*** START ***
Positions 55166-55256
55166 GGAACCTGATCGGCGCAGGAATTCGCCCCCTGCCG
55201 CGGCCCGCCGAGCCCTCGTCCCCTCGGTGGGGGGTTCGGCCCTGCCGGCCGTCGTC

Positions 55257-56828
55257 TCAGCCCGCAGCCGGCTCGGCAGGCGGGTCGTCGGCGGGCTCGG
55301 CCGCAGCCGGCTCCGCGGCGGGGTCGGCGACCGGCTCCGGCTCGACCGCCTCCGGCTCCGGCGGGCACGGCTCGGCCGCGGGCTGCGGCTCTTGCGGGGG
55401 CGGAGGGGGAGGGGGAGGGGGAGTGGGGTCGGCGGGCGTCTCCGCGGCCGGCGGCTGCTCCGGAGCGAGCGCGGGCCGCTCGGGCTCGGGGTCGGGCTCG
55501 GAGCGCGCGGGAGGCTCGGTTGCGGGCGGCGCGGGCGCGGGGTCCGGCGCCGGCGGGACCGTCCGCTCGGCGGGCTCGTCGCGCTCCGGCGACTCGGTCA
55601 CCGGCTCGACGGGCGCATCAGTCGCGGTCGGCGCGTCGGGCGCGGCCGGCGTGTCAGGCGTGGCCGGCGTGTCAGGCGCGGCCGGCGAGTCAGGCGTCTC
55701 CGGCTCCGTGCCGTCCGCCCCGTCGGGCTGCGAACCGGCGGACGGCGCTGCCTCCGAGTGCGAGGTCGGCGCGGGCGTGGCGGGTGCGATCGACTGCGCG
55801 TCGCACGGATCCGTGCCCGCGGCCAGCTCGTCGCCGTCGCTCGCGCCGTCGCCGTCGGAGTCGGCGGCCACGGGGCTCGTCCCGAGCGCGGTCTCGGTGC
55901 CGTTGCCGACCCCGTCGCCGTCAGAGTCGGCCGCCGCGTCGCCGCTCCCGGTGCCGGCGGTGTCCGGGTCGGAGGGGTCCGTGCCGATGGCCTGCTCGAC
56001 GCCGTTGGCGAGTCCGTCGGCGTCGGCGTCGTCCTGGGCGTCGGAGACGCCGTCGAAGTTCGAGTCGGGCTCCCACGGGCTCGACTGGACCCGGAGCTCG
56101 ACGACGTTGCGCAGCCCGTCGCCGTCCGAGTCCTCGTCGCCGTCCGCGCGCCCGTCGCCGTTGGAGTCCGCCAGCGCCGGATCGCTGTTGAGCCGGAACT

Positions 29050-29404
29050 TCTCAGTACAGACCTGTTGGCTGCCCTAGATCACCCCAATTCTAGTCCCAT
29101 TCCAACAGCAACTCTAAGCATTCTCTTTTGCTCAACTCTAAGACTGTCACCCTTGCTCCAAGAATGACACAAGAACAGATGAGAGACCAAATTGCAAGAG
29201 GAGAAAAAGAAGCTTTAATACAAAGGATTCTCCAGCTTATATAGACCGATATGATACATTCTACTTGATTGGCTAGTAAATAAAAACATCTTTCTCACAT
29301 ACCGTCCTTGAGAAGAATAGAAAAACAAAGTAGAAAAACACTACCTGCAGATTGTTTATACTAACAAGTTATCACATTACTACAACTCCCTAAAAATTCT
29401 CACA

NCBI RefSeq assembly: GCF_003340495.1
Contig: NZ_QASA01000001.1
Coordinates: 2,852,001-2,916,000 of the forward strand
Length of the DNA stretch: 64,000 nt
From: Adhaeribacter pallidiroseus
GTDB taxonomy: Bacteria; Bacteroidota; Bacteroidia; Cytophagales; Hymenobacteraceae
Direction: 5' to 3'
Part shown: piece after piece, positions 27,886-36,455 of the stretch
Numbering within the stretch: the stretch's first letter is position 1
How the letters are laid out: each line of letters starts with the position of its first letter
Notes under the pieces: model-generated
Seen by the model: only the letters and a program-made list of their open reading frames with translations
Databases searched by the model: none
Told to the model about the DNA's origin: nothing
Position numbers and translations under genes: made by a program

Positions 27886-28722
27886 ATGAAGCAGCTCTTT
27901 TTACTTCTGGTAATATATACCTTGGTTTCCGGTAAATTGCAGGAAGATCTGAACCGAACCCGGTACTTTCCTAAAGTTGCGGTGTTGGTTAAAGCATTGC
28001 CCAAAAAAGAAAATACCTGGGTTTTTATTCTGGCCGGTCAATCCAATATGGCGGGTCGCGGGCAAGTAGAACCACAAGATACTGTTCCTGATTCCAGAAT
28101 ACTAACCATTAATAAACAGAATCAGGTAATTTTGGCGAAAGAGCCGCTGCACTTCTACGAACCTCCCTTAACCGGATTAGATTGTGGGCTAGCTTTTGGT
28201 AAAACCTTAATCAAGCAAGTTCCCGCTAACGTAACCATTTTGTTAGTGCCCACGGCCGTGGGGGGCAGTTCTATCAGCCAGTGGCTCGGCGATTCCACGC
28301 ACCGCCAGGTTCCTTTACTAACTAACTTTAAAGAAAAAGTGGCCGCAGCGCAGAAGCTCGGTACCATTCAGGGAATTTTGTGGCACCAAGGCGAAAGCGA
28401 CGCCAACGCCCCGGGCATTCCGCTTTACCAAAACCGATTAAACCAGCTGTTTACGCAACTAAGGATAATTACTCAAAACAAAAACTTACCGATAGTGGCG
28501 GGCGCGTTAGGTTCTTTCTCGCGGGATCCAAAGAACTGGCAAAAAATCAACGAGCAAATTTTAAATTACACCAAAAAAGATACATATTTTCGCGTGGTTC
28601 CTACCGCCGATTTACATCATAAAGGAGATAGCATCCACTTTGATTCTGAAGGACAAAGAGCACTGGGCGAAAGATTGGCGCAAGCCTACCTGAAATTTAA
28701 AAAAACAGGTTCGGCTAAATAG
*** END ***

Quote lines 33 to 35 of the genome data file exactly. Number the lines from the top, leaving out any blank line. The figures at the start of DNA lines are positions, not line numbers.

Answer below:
Databases searched by the model: none
Told to the model about the DNA's origin: nothing
Position numbers and translations under genes: made by a program